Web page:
A recipe for financial disaster
With the remnants of Sandy drifting away, financial disasters of all sorts exist. When the public stops traveling, it clearly sends a pinch to the bank account.
Natural disasters or terrorist made disasters in the case of 9/11 tend to bring the public to a halt. As I listened to news reports about political campaign travel being suspended as a result of this so-called “perfect storm,” I knew that business travelers around the world were going to stay put.
Every day, we deliver people to various airports with their final destination being New York. That doesn’t count people traveling to other eastern seaboard cities. With no air service flying in our out of New York on Monday and Tuesday, I knew that business travelers would be calling and canceling their orders.
It puts us in a weird predicament. Normally, if someone canceled on the same day of the trip, the entire price of the arrangement would be due. That is our policy for trips from Bakersfield to LAX. The entire trip takes us five hours to make. If I tie a car up on your word, I don’t want to lose five hours of service/revenue just because you got wishy-washy.
However, in this case, there are two options we can follow. We can offer the client a complete refund, even though it kills us to do so. Or, we can hold the money on account until the trip is rebooked. Even if we perform the latter, we still end up with tumbling revenue while bookings get canceled left and right.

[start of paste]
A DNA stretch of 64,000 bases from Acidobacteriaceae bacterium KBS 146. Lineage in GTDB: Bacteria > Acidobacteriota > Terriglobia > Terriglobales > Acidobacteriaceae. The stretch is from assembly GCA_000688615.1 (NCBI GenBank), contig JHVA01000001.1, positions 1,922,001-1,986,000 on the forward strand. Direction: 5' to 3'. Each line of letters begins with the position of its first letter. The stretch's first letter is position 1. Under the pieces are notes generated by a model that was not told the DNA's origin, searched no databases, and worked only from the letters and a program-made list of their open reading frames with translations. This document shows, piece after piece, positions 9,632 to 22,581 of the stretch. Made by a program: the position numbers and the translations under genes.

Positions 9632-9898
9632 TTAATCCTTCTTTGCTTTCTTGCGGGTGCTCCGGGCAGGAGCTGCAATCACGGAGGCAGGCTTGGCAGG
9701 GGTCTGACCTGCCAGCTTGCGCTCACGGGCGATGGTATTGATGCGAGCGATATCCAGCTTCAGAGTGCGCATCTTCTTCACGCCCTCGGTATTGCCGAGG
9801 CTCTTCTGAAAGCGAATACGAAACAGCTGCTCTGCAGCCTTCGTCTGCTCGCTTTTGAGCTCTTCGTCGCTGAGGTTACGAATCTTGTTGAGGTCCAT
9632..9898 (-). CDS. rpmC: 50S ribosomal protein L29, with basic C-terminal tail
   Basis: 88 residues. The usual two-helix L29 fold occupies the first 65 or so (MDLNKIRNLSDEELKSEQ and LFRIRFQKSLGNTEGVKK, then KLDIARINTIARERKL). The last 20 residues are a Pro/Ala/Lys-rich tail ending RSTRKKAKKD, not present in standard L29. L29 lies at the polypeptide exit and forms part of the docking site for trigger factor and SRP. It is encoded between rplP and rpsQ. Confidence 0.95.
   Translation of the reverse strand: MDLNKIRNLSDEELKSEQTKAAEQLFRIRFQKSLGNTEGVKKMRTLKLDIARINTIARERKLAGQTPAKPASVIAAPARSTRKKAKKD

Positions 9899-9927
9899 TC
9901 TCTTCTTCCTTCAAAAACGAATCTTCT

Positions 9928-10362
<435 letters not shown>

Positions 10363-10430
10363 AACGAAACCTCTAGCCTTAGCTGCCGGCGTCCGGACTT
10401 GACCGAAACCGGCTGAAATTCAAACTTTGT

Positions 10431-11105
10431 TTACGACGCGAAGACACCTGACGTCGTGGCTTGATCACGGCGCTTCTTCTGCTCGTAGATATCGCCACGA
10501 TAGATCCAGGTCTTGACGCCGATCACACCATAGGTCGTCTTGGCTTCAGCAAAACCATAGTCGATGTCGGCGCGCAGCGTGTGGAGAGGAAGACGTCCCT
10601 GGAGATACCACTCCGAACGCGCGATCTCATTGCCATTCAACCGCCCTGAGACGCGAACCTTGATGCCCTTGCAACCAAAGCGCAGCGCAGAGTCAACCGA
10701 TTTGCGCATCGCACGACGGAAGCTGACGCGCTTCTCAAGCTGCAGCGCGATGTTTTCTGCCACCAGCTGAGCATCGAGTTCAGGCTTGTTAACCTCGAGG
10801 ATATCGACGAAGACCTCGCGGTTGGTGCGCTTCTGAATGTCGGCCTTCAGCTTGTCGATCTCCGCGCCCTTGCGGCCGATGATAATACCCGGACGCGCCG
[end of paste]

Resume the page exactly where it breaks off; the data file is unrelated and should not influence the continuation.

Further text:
I want to applaud the folks over at Exclusive Sedan Service for being proactive and sending out email blasts advising their clients to check their destinations, check their flights, and expect delays in service on the East Coast.
Being a West Coast/Central California guy, I am enjoying sunny weather in the 80s as I write this blog. It is hard to believe the loss in revenue due to “bad weather” when I look outside and it is so bright and sunny. I send my prayers and concern to my fellow operators on the East Coast that you may ride this thing out, both the physical damage and the financial damage.
— Jim Luff, LCT contributing editor
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